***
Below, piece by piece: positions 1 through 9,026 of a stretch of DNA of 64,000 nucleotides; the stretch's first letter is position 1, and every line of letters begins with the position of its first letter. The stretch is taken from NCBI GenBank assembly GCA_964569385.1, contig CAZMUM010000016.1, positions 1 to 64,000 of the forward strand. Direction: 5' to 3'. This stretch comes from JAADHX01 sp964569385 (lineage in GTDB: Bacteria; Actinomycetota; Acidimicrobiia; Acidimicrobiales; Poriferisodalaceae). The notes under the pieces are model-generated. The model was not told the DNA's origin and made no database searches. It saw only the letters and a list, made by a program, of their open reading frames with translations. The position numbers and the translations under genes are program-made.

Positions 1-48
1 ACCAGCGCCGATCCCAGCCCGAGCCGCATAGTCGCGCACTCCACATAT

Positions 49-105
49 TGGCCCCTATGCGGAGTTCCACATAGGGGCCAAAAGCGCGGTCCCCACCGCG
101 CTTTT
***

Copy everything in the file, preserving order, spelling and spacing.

Below, piece by piece: positions 1 through 9,026 of a stretch of DNA of 64,000 nucleotides; the stretch's first letter is position 1, and every line of letters begins with the position of its first letter. The stretch is taken from NCBI GenBank assembly GCA_964569385.1, contig CAZMUM010000016.1, positions 1 to 64,000 of the forward strand. Direction: 5' to 3'. This stretch comes from JAADHX01 sp964569385 (lineage in GTDB: Bacteria; Actinomycetota; Acidimicrobiia; Acidimicrobiales; Poriferisodalaceae). The notes under the pieces are model-generated. The model was not told the DNA's origin and made no database searches. It saw only the letters and a list, made by a program, of their open reading frames with translations. The position numbers and the translations under genes are program-made.

Positions 1-48
1 ACCAGCGCCGATCCCAGCCCGAGCCGCATAGTCGCGCACTCCACATAT

Positions 49-105
49 TGGCCCCTATGCGGAGTTCCACATAGGGGCCAAAAGCGCGGTCCCCACCGCG
101 CTTTT